The decision by the Bayelsa State Government to pay salaries of its workers in cash and cheques has drawn the anger of some banks in the state, findings by our correspondent have revealed.
The measure, it was learnt, had frustrated the banks from deducting their debts directly from their civil servants’ debtors.
Our correspondent gathered that the workers collected half of their April salaries in cash at their different ministries on Tuesday.
Civil servants in the state hitherto received their salaries through the banks.
A bank manager, who spoke on condition of anonymity, confirmed the development to our correspondent.
According to him, the fresh measure is a violation of an agreement the banks reached with the workers’ unions.
He noted that in several meetings, the banks and the unions had worked out modalities and new percentages of deductions before the half salary was paid.
The banker said, “We held many meetings with government’s representatives and labour unions. Initially when full salaries were paid, we used to deduct 50 per cent to service liabilities of the civil servants.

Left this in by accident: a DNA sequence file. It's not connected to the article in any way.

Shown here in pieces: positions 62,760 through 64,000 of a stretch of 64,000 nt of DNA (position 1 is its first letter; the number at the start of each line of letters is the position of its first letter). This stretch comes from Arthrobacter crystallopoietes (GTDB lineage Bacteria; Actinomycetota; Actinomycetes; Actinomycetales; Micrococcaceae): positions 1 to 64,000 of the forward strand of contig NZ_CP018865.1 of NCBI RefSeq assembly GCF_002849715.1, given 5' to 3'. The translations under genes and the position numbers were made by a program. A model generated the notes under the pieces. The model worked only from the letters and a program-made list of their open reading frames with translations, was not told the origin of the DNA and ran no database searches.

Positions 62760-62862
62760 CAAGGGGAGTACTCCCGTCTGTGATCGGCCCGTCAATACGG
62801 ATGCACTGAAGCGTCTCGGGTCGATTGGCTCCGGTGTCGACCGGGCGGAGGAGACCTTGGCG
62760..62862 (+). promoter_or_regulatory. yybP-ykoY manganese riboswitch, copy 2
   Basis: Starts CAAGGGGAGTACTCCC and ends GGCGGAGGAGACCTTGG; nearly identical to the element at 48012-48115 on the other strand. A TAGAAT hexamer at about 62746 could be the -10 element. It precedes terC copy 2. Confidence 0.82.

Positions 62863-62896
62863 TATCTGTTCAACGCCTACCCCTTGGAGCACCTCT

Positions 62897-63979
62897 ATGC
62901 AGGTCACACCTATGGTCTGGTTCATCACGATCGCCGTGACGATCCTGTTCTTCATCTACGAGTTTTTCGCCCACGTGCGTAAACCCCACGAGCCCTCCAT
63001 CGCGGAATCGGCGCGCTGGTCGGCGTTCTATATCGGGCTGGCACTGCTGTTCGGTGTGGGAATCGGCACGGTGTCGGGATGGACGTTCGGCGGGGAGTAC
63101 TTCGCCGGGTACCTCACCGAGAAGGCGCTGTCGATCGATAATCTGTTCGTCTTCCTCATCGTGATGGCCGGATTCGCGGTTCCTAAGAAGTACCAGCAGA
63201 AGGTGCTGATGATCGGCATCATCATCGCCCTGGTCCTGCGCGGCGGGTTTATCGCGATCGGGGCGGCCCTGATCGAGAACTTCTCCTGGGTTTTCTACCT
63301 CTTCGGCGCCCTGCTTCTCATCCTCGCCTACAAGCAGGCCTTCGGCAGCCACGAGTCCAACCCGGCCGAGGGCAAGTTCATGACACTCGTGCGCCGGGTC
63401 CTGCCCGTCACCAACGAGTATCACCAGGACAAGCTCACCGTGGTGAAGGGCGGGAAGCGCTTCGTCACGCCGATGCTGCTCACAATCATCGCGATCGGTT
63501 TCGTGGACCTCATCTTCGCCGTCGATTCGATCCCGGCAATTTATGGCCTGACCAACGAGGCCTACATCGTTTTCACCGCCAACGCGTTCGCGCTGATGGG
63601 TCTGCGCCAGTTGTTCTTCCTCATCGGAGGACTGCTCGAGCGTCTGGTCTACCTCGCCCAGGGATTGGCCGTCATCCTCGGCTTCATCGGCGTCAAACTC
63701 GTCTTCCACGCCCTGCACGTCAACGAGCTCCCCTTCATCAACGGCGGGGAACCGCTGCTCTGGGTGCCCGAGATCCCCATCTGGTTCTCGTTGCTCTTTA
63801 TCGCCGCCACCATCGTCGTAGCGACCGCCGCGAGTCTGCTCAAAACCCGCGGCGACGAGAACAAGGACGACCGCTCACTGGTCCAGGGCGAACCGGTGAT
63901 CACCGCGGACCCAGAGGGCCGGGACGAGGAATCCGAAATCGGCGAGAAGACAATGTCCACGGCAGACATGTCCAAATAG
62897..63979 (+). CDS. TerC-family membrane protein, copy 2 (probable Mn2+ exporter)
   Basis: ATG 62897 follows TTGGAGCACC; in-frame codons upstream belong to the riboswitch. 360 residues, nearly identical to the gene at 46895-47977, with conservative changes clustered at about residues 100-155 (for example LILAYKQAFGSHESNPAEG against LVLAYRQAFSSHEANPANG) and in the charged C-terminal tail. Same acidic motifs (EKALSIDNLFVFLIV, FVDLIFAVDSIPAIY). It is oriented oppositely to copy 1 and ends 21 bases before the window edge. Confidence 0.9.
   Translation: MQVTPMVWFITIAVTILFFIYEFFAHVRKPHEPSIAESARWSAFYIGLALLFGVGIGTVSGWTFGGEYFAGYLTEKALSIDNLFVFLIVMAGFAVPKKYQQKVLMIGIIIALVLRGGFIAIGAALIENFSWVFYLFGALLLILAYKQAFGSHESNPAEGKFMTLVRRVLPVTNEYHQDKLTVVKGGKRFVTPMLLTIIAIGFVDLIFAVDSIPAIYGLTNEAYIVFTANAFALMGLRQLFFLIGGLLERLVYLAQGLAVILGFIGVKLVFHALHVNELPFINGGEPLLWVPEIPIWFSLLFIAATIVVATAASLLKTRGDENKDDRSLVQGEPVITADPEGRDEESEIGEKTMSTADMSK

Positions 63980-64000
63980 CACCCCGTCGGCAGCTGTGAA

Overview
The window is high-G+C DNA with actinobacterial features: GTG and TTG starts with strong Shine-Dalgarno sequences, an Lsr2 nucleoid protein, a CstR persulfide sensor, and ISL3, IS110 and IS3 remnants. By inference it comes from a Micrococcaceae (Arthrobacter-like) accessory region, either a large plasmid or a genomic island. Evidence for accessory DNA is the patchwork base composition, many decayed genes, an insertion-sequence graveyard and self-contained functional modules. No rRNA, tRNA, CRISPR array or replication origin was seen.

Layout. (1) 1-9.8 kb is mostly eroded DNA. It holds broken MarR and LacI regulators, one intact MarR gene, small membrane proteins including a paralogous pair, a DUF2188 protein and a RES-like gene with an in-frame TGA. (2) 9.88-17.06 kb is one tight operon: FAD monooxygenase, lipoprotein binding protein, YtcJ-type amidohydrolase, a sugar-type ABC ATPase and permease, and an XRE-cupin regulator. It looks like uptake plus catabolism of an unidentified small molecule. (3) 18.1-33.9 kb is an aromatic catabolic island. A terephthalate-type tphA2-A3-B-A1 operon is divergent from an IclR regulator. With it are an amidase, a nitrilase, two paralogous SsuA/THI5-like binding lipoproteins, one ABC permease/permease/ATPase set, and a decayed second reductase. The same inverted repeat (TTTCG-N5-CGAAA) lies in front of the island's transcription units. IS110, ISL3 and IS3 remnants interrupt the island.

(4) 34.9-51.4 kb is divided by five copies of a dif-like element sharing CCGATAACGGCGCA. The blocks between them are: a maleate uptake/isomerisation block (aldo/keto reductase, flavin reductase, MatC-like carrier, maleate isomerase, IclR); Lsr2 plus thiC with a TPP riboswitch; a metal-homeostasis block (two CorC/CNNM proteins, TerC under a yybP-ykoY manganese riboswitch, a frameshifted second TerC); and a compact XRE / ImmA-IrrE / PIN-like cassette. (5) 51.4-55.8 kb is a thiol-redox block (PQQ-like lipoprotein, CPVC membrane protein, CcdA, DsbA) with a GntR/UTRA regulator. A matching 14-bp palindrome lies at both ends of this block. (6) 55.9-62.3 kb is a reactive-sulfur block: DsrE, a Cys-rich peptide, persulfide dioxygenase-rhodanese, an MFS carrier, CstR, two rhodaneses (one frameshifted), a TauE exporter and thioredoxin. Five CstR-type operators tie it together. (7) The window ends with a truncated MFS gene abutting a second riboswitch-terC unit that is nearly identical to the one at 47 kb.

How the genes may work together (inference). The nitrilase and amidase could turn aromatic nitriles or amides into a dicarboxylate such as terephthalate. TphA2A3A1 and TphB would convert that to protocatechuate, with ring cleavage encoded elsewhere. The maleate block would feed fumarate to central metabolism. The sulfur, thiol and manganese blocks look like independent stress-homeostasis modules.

“But based on the prevailing economic problems in the state, we agreed that when the half salaries are paid, we will apply 33 per cent of deductions for the liabilities. We were shocked at the breach of the agreement.
“Instead, the government decided to be paying cash to our customers. It is affecting our cash flow. For now, we are still watching.”
A civil servant, who craved anonymity for fear of victimisation, admitted that she collected half of her April salary in cash, lamenting that the money was grossly inadequate.
She said, “I went to my pay point and I was given just half of one month. In fact, the state only paid half of April salary. I am confused because I do not know when it will pay the arrears. We have not received salaries since January.”
She confirmed that some ministries issued cheques to their workers, adding that the government moved cash to ministries’ accounts and asked them to withdraw the money and pay the workers in cash.
She admitted that some workers had not serviced their loans arising from months of unpaid salaries.
The government owes ministry and local council workers salaries ranging from five to 13 months, while it owes pensioners eight months.